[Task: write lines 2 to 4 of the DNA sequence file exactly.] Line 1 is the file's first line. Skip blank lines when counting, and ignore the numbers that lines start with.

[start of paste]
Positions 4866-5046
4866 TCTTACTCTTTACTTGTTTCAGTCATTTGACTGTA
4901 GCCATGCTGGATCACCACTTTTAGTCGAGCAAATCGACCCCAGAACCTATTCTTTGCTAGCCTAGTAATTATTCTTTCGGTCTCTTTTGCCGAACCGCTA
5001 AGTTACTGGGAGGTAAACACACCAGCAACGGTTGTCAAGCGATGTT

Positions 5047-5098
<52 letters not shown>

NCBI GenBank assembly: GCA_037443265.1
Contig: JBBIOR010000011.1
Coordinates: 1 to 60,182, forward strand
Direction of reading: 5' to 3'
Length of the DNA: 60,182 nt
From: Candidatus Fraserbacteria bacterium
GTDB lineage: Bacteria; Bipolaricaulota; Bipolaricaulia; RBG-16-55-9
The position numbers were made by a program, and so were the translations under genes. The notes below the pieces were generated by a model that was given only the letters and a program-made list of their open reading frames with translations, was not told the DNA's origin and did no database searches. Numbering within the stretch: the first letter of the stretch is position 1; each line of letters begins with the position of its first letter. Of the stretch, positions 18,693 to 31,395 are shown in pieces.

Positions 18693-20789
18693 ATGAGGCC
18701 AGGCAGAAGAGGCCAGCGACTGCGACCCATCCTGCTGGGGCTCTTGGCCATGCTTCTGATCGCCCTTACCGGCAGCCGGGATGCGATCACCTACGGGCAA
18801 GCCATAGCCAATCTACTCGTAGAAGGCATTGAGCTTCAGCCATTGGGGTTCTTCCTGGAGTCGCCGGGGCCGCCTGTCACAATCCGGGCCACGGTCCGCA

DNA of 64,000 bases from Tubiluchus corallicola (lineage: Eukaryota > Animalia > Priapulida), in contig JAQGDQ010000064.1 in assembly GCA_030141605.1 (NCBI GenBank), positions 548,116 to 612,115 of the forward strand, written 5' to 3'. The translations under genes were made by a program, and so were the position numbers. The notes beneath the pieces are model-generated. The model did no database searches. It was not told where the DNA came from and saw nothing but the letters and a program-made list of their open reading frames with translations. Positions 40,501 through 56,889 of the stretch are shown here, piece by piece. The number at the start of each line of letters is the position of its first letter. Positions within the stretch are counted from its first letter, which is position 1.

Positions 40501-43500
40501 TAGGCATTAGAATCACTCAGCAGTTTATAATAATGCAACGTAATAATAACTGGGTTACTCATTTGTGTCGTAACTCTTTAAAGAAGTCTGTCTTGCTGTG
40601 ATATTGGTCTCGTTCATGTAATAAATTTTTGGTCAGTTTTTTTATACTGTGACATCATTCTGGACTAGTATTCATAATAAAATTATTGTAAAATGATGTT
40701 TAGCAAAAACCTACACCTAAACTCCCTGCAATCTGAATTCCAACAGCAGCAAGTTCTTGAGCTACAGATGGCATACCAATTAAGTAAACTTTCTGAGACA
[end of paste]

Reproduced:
4866 TCTTACTCTTTACTTGTTTCAGTCATTTGACTGTA
4901 GCCATGCTGGATCACCACTTTTAGTCGAGCAAATCGACCCCAGAACCTATTCTTTGCTAGCCTAGTAATTATTCTTTCGGTCTCTTTTGCCGAACCGCTA
5001 AGTTACTGGGAGGTAAACACACCAGCAACGGTTGTCAAGCGATGTT